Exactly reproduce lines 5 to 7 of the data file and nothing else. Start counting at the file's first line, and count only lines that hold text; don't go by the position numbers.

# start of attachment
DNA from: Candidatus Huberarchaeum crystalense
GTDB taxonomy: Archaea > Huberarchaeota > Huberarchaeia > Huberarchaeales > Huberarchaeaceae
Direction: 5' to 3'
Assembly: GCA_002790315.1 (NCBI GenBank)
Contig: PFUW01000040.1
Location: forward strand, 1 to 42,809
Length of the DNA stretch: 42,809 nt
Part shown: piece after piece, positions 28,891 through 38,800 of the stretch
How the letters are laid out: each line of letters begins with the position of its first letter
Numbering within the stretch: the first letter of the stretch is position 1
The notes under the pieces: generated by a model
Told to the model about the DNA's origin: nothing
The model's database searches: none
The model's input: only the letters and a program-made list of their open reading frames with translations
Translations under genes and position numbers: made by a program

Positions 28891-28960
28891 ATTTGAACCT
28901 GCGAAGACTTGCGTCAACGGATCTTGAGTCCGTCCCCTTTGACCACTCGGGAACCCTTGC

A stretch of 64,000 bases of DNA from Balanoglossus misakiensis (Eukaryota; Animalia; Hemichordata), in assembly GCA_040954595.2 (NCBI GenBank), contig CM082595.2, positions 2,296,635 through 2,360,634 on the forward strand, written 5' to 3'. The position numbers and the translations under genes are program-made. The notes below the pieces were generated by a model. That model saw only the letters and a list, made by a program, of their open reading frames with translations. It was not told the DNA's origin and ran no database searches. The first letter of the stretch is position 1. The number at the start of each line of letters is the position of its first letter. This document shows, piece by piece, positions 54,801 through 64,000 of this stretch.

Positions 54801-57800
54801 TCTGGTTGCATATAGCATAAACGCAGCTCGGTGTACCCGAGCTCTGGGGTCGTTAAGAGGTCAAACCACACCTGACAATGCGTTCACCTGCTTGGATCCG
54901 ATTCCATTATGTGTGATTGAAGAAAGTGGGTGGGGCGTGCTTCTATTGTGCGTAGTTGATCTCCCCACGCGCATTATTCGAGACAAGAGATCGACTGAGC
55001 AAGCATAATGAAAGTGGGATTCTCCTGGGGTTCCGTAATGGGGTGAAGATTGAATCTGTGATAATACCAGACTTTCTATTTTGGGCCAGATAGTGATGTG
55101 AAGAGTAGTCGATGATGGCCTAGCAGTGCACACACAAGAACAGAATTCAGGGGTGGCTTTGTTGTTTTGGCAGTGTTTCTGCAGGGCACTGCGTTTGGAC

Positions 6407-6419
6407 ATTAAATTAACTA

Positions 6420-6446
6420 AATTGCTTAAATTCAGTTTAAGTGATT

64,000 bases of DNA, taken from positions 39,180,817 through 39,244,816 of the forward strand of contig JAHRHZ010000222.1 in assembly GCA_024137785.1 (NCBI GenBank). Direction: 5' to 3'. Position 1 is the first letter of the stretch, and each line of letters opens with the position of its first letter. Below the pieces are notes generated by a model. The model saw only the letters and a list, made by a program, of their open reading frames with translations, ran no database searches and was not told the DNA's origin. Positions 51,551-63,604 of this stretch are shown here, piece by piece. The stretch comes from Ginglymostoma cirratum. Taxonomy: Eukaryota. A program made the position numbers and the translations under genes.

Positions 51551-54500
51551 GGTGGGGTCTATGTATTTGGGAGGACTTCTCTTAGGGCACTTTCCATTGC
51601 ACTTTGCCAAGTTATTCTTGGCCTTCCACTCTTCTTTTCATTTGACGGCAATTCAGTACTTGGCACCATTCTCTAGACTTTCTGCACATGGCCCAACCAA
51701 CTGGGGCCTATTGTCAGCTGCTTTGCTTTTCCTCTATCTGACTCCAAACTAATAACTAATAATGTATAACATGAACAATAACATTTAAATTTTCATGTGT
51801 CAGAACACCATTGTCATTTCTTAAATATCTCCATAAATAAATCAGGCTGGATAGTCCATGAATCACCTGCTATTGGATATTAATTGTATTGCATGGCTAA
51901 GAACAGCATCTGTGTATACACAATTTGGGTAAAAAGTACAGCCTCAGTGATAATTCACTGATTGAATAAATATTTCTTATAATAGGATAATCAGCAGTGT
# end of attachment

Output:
Contig: PFUW01000040.1
Location: forward strand, 1 to 42,809
Length of the DNA stretch: 42,809 nt